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Deposition and Using of information when required

  1. Sep 11, 2014 #1
    Hi, there are thousands of firms in the world. Some of them are predominant firms such as samsung, sony and apple. There are thousands of working people in these firms. I would like to understand that how these firms keep the information collected. When they learn a new information, do they write it on a note book and when required they open the notebook or their engineers keep that information in their minds and when required they bring it back by remembering? Do they draw important parts of (academic) books in which information is contained? How these processes happen?
     
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  3. Sep 11, 2014 #2

    Evo

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    They use computers.
     
  4. Sep 11, 2014 #3

    Ryan_m_b

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    Keeping knowledge in your head is a fantastic way for any institution to suffer a crippling blow in the future. If one year Bill who has been with the company 45 years retires and no one can quite remember how to do X or why Z is done that way then there can be a huge loss in productivity.

    Any institution survives by record keeping, especially of SOPs (standard operating procedures). Management of institutional knowledge is a big field and these days, like Evo says, records of how to do things are kept digitally. Different departments are usually responsible for maintaining different records. For example: HR will have a record of which members of staff have completed what training, finance will have records of where accounts are held, manufacturing will have SOPs for how to make a product etc.
     
  5. Sep 11, 2014 #4

    SteamKing

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    While there is a lot of information stored electronically at many companies big and small, here is a picture of the one record storage system which everyone uses:

    Metal_File_Cabinet.jpg

    Although many have touted the so-called paper-less office, there's more paper than ever washing thru businesses.

    http://en.wikipedia.org/wiki/Filing_cabinet
     
  6. Sep 12, 2014 #5
    But to keep information in this way is a very high risk. Important information might be stolen easily, for example by hacking.

    Have a nice day.
     
  7. Sep 12, 2014 #6

    DataGG

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    How is hacking considered "easily"? There are ways to avoid losing much even when hacked - encryption.
     
  8. Sep 12, 2014 #7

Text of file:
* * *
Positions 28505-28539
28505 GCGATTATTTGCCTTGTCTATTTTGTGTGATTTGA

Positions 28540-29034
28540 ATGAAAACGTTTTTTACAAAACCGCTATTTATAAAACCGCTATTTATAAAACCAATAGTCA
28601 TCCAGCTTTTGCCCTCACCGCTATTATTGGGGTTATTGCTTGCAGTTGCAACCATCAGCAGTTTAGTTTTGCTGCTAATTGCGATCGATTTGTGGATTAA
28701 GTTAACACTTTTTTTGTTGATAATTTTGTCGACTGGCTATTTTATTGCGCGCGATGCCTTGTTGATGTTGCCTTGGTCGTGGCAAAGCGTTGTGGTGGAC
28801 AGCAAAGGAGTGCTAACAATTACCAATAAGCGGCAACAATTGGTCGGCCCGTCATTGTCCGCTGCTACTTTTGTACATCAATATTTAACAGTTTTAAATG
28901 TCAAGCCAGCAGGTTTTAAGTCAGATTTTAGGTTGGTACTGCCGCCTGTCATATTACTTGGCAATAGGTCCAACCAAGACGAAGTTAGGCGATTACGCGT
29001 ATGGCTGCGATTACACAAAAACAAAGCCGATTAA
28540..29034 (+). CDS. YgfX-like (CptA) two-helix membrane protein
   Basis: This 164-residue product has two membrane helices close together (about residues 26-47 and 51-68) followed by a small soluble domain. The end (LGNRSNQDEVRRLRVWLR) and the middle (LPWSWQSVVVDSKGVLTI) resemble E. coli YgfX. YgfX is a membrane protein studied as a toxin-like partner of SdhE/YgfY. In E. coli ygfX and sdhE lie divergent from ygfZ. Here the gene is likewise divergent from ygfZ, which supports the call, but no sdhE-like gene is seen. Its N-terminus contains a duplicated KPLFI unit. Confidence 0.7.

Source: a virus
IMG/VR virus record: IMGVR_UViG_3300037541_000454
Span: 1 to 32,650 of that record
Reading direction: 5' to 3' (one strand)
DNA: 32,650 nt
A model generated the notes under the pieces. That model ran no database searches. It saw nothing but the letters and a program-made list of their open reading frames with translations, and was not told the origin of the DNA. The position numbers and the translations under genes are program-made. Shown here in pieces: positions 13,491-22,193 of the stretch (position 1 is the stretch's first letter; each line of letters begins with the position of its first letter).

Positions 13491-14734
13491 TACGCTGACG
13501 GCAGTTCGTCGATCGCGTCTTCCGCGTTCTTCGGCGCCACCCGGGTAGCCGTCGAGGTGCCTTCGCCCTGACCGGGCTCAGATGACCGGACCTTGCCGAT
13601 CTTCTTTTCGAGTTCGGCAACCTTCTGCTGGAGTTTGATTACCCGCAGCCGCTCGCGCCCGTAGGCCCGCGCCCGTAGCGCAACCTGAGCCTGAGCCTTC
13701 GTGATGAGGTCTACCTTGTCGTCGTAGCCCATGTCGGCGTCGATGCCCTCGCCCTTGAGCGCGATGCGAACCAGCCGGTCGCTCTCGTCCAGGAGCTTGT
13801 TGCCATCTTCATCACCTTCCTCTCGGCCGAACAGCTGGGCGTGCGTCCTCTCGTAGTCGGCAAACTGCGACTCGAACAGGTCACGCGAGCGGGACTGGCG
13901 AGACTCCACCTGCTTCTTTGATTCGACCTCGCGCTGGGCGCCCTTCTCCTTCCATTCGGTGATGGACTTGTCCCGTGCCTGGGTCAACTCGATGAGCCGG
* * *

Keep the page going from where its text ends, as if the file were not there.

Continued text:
It depends on from case to case and from person to person. Some people may think that it is as easy as drinking water. You know some people also suppose themselves as big as a mountain. the information can be stolen physically as well. For example somebody attack the building and steal it. Electronic storage devices can be broken down. This also cause to data losts.

    Best Regards.
     
  9. Sep 12, 2014 #8
    It's necessary. I don't think you understand how much data is involved for even medium sized businesses nowadays. Especially for legal firms. It HAS to be kept on a server.

    And it's certainly not "very high risk". With proper encryption, it's not easy for ANYONE to obtain the information. You only hear about the stories where a security hole was discovered somewhere causing data to be hacked, etc. (analogous to a filing cabinet accidently left unlocked) or where security was insufficient. You don't realize how difficult it is for someone to obtain data that is properly secured.
     
  10. Sep 12, 2014 #9

    WWGD

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    Which brings up the question: do most companies secure their data effectively-enough? I don't know the details, but the recent case of Apple suggest that they do not always secure their data as well as they could.
     
    Last edited: Sep 12, 2014
  11. Sep 24, 2014 #10
    There was a famous scientific theft against the U.S by Soviet Union. It was secrets of atomic bomb. Husband and wife Rosenbergs was executed because of that theft. How could they steal that secret? Was that secret written on a notebook or in a electronic storage and could they reach that secret? Did they steal it from a university? Do you have any idea?
     
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